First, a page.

The House of Delegates passed a religious freedom bill today that opponents say could be used to legalize discrimination. But first, the long-promised tax cut plan is here.
GOP compromises on tax cut plan
After weeks of little public action on taxes, the Legislature’s newly announced tax compromise is now barreling forward as the end of the session approaches.
The deal cleared a major hurdle on Saturday as the Senate, after suspending constitutional rules, introduced and passed a plan that would cut West Virginia’s personal income tax and create a number of refundable tax credits.
The plan now goes back to the House where leadership said on Monday that they would likely take it up next week.
Critics of the proposal say the state’s budget surplus, on which the cuts are based, is artificial and temporary, largely driven by one-time federal pandemic relief funds, higher severance taxes and intentionally low revenue projections.
The bill, which was discussed briefly on the Senate floor after its rapid introduction and passage out of a Finance Committee meeting lasting just four minutes, would introduce an initial 21.25% reduction in the personal income tax that is retroactive to the start of this year. The bill also creates a trigger that allows for further income tax reductions but not more than 10% in a single year.
The bill also would give full refunds through tax credits for some property taxes paid by severely disabled veterans and annual vehicle taxes paid to counties. The bill also refunds 50% of personal property taxes paid by businesses with a value of $1 million or less.
Legislators framed the bill, which Gov. Jim Justice said is estimated to return $750 million to taxpayers, as a compromise between groups that have been sparring over the best approach to tax reform for the past several months.
In its current form, the compromise more closely resembles the Senate’s tax plan than what the governor had proposed at the beginning of the session.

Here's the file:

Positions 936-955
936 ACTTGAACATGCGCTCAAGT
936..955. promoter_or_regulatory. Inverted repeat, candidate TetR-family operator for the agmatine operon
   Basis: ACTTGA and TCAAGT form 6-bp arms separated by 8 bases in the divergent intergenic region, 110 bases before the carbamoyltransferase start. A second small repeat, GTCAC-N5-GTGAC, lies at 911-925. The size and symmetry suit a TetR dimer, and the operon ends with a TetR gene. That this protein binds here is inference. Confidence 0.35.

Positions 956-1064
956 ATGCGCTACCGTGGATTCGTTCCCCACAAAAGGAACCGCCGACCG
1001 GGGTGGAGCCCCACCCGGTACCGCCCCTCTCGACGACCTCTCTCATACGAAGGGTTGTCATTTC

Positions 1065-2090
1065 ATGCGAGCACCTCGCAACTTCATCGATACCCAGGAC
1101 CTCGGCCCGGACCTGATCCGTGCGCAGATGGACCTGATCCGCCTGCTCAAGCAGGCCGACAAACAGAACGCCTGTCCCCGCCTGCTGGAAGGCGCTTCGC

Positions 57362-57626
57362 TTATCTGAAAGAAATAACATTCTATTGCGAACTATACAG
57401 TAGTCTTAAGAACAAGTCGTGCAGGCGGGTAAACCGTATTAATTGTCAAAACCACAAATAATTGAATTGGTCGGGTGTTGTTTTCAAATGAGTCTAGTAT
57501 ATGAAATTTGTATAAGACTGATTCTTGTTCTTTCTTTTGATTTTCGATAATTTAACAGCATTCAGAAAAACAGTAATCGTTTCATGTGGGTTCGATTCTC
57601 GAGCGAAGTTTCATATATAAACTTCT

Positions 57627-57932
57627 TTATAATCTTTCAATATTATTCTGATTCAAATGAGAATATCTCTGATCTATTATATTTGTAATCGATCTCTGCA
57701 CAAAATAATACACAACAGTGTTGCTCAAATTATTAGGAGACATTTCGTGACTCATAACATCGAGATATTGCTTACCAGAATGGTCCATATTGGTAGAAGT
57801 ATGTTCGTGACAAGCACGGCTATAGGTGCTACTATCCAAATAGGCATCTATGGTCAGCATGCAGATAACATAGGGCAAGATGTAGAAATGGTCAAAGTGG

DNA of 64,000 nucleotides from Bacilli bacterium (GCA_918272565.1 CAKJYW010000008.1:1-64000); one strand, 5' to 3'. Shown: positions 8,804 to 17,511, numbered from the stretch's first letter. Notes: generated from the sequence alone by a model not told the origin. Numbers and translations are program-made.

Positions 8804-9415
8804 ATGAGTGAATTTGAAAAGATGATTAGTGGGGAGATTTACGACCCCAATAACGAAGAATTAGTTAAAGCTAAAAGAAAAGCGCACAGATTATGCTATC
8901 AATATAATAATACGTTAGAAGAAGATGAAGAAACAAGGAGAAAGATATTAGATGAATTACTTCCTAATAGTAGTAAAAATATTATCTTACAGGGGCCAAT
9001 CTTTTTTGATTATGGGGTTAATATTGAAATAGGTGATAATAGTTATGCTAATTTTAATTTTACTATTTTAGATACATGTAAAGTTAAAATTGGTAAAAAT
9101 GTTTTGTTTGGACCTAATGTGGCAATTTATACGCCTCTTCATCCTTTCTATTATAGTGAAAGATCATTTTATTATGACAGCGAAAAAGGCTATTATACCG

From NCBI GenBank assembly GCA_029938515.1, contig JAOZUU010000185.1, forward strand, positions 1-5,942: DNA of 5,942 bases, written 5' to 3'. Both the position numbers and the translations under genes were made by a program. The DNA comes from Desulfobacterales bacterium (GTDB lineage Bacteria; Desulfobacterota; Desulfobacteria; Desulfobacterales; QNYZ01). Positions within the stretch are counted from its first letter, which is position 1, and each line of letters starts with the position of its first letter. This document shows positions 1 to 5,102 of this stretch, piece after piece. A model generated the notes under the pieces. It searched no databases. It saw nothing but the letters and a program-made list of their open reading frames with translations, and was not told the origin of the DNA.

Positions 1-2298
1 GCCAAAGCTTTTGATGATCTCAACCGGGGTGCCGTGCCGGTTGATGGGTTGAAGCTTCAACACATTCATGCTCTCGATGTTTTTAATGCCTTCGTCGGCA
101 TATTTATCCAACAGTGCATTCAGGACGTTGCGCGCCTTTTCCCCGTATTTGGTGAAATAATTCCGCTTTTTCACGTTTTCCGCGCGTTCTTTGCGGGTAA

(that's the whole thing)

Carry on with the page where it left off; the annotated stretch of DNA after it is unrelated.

But Justice said the bill is a “win-win for all West Virginians.”
“I am extremely happy that after weeks of negotiations with all parties we’ve been able to reach a deal with the House and Senate that will be the largest tax cut in West Virginia history,” he said.
But the bill, and the broader tax policy decisions that have informed it, have been criticized by some policy groups in the state, who argue that lawmakers are pursuing tax cuts at the cost of increasing services. Critics have also challenged if the rapid push for tax cuts are the best use of West Virginia’s current budget surplus, particularly given that the surplus is largely the result of one-time federal assistance, unexpected and likely temporary increases in severance tax collections, and intentionally low revenue projections made by the state.
“Overall this legislation is certain to harm low- and middle-income families by reducing the state’s ability to invest in current programs and services or to make new needed investments,” Kelly Allen, executive director for the West Virginia Center on Budget and Policy, wrote in a blog post on Saturday. –P.R. Lockhart
Religious freedom passes House over vocal opposition
Delegates voted on Monday to pass a bill that would allow West Virginians to sue over state or local laws that create a substantial burden on one’s ability to practice their religion. The bill passed 86-12 and now goes to the Senate.
HB 3042 is part of an onslaught of legislation that would roll back rights and protections for LGBTQ people and opponents of the bill have said it could be used to justify discrimination.
Del. Mike Pushkin, D-Kanawha, proposed amendments to exempt non-discrimination laws and require posted signs if a person plans to deny a public service or accommodation based on religious beliefs. Both were voted down.
“Nobody has asked for this,” he said of the bill. “What are we trying to do here? And the only logical explanation I can find is we’re trying to provide legal cover for those who would discriminate against those who they disapprove of.”
Supporters of the bill said it simply creates a legal test for the courts to decide whether a law violates religious freedoms and said this is already happening
Del. Todd Kirby, R-Raleigh, one of the bill’s sponsors, said nurses, pharmacists, churches and teachers are having their rights and religious beliefs infringed upon.
“Teachers throughout this nation, throughout this state and in some municipalities are being forced to push the left’s agenda, the government’s agenda, within the war on traditional families with such things as promoting transgenderism, homosexuality in our classrooms,” Kirby said.
Go deeper: Lawmakers keep pushing bills to curtail LGBTQ rights. West Virginians keep saying it’s a bad idea